T-STAN: Toolkit on Smuggling and Trafficking, and a security and rule of law approach to their possible Nexus - with a focus on the route from Libya to the EU.

This T-STAN research resulted in a policy brief and toolkit for policymakers on dealing with mixed migration on the route from Libya to the EU. Libya is an important gateway to this deadliest route which both economic migrants and refugees use to travel to the EU. Whilst some among them may initiallyagree to cross a border illegally, they can be made to – think they have to – repay their travel debt through forced prostitution, labour or organ trade. Whilst the former is migrant smuggling, the latter constitutes human trafficking. But policymakers often confuse or conflate both crimes. This is problematic if anti-migrant smuggling policies cover the victimless crime of migrant smuggling against the State without tackling human traffickers who victimize others through (intended) exploitation. This requires a deep understanding of both crimes, their nexus, and how to holistically combat human trafficking in the context of anti-migrant smuggling policies through prevention, prosecution, protection of victims and partnerships. Therefore, this toolkit explains (i) definitional matters; (ii) cross-learning between transnational organized crime and international crime regimes; (iii) victim screening and identification and linking it to those most responsible; (iv) “new” types of criminal investigations into both crimes; and (iv) conclusions and recommendations.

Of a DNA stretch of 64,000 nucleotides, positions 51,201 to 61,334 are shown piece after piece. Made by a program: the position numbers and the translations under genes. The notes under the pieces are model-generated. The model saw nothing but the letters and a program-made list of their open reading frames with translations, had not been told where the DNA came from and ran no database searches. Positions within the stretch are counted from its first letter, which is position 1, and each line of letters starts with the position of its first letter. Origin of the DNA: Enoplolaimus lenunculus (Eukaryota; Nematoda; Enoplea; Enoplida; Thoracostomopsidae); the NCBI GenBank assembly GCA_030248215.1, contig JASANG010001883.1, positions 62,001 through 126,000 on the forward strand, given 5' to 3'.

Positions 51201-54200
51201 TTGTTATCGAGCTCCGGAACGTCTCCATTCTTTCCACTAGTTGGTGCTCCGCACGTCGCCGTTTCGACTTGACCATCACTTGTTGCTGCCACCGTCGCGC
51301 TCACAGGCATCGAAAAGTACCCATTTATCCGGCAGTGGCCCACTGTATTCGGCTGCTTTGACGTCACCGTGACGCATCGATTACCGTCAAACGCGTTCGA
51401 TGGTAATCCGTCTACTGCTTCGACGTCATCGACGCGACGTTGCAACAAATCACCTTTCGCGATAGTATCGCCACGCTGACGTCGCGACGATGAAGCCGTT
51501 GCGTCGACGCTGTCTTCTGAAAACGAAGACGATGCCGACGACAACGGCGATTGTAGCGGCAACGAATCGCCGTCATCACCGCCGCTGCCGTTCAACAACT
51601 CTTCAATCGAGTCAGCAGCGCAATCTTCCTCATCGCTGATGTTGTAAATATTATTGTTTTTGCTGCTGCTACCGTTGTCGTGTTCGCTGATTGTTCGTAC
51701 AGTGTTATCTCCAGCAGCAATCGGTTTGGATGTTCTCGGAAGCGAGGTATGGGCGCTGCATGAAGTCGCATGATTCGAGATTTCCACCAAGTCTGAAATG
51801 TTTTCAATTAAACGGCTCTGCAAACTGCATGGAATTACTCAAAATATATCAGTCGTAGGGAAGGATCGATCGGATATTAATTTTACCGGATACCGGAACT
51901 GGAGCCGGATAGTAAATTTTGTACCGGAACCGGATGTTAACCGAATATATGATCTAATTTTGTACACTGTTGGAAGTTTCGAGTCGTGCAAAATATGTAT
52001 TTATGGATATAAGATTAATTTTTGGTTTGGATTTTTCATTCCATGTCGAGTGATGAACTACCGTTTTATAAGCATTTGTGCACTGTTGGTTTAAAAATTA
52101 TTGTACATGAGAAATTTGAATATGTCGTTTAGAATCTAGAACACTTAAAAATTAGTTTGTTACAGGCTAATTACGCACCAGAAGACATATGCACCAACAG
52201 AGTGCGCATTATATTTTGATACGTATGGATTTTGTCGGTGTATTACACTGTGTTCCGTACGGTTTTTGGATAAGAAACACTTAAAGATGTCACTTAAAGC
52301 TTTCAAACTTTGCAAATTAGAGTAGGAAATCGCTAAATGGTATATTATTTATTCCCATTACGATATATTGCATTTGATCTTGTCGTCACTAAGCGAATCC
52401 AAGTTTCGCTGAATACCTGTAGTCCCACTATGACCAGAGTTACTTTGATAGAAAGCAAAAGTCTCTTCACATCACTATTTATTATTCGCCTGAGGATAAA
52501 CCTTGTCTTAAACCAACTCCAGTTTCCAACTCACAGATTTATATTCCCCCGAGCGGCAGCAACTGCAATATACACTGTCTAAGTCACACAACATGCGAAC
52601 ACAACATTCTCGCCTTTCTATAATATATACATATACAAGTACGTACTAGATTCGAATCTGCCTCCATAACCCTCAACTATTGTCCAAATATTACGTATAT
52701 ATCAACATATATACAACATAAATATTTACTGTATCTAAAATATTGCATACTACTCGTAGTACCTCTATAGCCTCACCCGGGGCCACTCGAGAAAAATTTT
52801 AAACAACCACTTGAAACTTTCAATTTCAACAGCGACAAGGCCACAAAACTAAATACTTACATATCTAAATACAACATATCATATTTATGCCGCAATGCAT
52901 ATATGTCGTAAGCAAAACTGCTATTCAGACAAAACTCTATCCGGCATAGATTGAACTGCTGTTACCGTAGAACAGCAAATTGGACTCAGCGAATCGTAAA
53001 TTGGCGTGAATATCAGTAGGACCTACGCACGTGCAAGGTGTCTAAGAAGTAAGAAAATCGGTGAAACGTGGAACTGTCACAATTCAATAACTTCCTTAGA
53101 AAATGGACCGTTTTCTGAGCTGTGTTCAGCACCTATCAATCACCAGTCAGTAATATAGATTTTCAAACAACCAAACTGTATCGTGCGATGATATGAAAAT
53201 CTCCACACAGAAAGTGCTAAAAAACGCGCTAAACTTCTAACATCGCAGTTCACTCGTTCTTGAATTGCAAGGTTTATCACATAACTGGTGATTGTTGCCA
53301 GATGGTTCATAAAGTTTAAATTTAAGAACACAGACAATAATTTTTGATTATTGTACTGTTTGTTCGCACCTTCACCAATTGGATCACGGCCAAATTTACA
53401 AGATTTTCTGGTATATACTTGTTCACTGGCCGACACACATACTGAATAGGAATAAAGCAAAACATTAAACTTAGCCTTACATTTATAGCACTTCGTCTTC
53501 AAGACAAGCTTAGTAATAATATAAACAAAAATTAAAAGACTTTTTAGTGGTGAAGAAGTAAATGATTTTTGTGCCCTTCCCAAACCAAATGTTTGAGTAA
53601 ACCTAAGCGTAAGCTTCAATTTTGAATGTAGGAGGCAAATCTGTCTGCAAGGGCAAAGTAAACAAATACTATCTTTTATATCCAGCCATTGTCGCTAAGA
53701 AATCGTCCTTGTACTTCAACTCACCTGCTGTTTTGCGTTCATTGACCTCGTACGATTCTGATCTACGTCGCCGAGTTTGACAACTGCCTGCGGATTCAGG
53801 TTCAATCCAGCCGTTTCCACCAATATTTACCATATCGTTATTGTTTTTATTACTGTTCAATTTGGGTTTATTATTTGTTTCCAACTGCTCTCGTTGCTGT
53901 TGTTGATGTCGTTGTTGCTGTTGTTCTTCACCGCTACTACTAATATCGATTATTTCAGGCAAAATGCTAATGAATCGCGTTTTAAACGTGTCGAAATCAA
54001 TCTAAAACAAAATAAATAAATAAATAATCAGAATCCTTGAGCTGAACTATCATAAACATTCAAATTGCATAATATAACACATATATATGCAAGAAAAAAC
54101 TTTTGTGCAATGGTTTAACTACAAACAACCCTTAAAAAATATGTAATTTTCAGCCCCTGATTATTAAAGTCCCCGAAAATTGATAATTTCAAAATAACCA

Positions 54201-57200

This project aims to develop a new, evidence-based toolkit for Dutch, EU and UN policy-makers focusing on preventing and responding to ‘mixed migration’ through countering the smuggling of migrants from FCAS to the EU. This toolkit will address the calls from ‘mixed migration’ policy-makers for greater precision regarding the use of terms for “those who move” (whether asylum seekers, refugees or migrants). Although ‘smuggling’ and ‘trafficking’ have two distinct legal regimes (e.g. separate Palermo Protocols), they are often still confused at the policy level. For a correct evidence base for policymaking, this project will: (1) analyse the definitions and practices surrounding smuggling and trafficking; (2) review the policy measures against both crimes; and (3) unlock (original) empirical and legal research data on (a) smuggling routes, (b) (increased) prices paid for smuggling services, especially after ‘securitization’/‘militarization’, (c) the continuum of smugglers involved ranging from persons who seek to help persons fleeing from war, persecution or instability to organized crime actors, (d) a potential smuggling-trafficking nexus, and (e) effectiveness of targeted policies that focus on the most damaging end of organized crime smugglers and traffickers. Through case studies of Libya and the Netherlands, we illustrate concrete pathways of policy successes and failures.


Professional publication


Project number

W 08.400.156

Main applicant

Mr. dr. J.E.B. Coster van Voorhout

Affiliated with

The Hague Institute for Global Justice

Team members

J.E.B. Coster, M. Shaw, F.R. Smith


03/04/2017 to 31/01/2018